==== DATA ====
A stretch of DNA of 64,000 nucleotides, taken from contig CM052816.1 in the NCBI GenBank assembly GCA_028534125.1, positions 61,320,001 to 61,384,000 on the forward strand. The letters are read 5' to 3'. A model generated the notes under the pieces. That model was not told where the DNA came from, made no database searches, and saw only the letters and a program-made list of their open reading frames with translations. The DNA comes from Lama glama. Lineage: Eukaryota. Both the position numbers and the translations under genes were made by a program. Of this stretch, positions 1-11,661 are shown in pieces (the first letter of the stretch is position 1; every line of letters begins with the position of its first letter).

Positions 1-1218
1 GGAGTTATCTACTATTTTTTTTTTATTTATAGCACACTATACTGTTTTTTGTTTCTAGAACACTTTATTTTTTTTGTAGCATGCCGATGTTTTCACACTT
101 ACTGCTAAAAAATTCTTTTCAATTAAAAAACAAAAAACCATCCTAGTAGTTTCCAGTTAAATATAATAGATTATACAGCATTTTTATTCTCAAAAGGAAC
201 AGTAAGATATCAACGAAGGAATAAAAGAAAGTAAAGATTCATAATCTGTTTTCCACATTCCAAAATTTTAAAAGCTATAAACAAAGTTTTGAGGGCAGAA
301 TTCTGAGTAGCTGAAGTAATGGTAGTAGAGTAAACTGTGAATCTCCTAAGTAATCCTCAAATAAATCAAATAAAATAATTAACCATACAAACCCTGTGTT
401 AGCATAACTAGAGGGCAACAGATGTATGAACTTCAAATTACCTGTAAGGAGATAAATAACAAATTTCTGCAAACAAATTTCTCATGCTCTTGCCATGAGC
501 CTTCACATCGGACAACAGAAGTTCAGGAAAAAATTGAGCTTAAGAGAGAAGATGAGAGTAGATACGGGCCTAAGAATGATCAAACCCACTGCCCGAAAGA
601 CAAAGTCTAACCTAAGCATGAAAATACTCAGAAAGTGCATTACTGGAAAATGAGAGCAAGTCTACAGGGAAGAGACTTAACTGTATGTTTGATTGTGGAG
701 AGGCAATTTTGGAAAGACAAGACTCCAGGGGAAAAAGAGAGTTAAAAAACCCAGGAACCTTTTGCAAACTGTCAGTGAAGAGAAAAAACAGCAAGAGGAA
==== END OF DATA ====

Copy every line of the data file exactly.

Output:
A stretch of DNA of 64,000 nucleotides, taken from contig CM052816.1 in the NCBI GenBank assembly GCA_028534125.1, positions 61,320,001 to 61,384,000 on the forward strand. The letters are read 5' to 3'. A model generated the notes under the pieces. That model was not told where the DNA came from, made no database searches, and saw only the letters and a program-made list of their open reading frames with translations. The DNA comes from Lama glama. Lineage: Eukaryota. Both the position numbers and the translations under genes were made by a program. Of this stretch, positions 1-11,661 are shown in pieces (the first letter of the stretch is position 1; every line of letters begins with the position of its first letter).

Positions 1-1218
1 GGAGTTATCTACTATTTTTTTTTTATTTATAGCACACTATACTGTTTTTTGTTTCTAGAACACTTTATTTTTTTTGTAGCATGCCGATGTTTTCACACTT
101 ACTGCTAAAAAATTCTTTTCAATTAAAAAACAAAAAACCATCCTAGTAGTTTCCAGTTAAATATAATAGATTATACAGCATTTTTATTCTCAAAAGGAAC
201 AGTAAGATATCAACGAAGGAATAAAAGAAAGTAAAGATTCATAATCTGTTTTCCACATTCCAAAATTTTAAAAGCTATAAACAAAGTTTTGAGGGCAGAA
301 TTCTGAGTAGCTGAAGTAATGGTAGTAGAGTAAACTGTGAATCTCCTAAGTAATCCTCAAATAAATCAAATAAAATAATTAACCATACAAACCCTGTGTT
401 AGCATAACTAGAGGGCAACAGATGTATGAACTTCAAATTACCTGTAAGGAGATAAATAACAAATTTCTGCAAACAAATTTCTCATGCTCTTGCCATGAGC
501 CTTCACATCGGACAACAGAAGTTCAGGAAAAAATTGAGCTTAAGAGAGAAGATGAGAGTAGATACGGGCCTAAGAATGATCAAACCCACTGCCCGAAAGA
601 CAAAGTCTAACCTAAGCATGAAAATACTCAGAAAGTGCATTACTGGAAAATGAGAGCAAGTCTACAGGGAAGAGACTTAACTGTATGTTTGATTGTGGAG
701 AGGCAATTTTGGAAAGACAAGACTCCAGGGGAAAAAGAGAGTTAAAAAACCCAGGAACCTTTTGCAAACTGTCAGTGAAGAGAAAAAACAGCAAGAGGAA